Community orchards are an initiative promoted by Common Ground the originators of Apple Day. They offer a way of saving vulnerable old orchards and opportunities to plant new ones, providing places for quiet contemplation or local festivities, a reservoir of local varieties of fruit and a refuge for wild life.
Community Orchards in the UK Edit
Community Orchards were promoted by *Common Ground (UK charity) in 1992.
There are now (September 2006) over 300 established, and many more are being developed. Community Orchards are places for growing local and other varieties of top fruit, for sharing horticultural skills, for recreation and encouraging wildlife.
Old orchards have been saved by being established as Community Orchards
- Cross o’ Cliff Community Orchard near Lincoln
- Cleve Prior Community Orchard near Evesham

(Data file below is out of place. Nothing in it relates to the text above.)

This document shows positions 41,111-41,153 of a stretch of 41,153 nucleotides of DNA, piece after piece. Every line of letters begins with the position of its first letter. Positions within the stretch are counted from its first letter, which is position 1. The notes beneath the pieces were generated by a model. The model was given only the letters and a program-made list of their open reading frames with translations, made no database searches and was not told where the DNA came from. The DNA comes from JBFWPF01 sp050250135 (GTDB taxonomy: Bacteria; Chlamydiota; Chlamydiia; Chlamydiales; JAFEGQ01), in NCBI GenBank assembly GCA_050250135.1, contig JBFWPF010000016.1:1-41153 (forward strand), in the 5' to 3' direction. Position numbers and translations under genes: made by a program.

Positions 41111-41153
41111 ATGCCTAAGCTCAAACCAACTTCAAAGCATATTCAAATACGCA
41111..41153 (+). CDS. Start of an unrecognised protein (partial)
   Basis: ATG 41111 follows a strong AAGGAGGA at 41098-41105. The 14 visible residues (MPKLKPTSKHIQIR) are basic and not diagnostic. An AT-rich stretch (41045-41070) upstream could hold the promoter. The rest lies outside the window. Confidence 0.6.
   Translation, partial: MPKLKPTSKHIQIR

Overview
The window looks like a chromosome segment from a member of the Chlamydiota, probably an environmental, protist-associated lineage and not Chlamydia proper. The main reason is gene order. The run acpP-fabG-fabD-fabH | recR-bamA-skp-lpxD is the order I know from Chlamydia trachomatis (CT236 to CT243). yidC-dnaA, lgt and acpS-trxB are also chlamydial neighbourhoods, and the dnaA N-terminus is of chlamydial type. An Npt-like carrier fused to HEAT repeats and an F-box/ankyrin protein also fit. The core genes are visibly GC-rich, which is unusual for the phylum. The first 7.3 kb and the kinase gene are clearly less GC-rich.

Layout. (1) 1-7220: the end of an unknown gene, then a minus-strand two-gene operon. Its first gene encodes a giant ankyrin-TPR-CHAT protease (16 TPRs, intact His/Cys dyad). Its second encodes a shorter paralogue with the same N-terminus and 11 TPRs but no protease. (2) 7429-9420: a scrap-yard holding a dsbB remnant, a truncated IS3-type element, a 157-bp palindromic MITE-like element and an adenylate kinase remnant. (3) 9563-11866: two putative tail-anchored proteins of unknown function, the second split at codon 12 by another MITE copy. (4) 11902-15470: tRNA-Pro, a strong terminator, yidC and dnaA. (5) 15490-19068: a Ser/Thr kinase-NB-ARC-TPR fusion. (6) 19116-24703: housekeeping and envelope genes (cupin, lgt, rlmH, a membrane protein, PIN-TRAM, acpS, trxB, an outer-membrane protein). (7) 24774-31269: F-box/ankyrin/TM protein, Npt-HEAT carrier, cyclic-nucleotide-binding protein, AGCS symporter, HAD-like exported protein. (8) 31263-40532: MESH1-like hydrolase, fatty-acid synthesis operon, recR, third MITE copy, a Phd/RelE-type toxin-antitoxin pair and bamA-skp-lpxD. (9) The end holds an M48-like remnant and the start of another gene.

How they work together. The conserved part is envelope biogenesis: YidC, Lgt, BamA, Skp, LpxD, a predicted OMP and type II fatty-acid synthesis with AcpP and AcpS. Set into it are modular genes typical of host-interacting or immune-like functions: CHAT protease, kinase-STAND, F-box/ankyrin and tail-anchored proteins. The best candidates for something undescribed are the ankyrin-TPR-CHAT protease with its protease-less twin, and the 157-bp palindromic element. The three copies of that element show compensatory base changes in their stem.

- Tewin Orchard near Welwyn Garden City
- Carhampton Community Orchard in Somerset
Traditional and modern compared Edit
Traditional Orchards are orchards with tall ‘standard’, widely spaced trees, with about 150 trees per hectare, often under grazed by sheep or cattle, and extensively managed. Modern commercial orchards contain dwarf bush trees, with about 2200 trees per hectare, and are intensively managed. Every farm and large garden would have had its own orchard of mixed fruit trees that kept us in apples from July/August through Christmas to Easter.
- Community orchards: How to guide, 26 August 2011, Communties and Local Government (Government department)
Related topics Edit
Wanted pages and external links
- Common Ground community orchards and Community Orchards: Handbook
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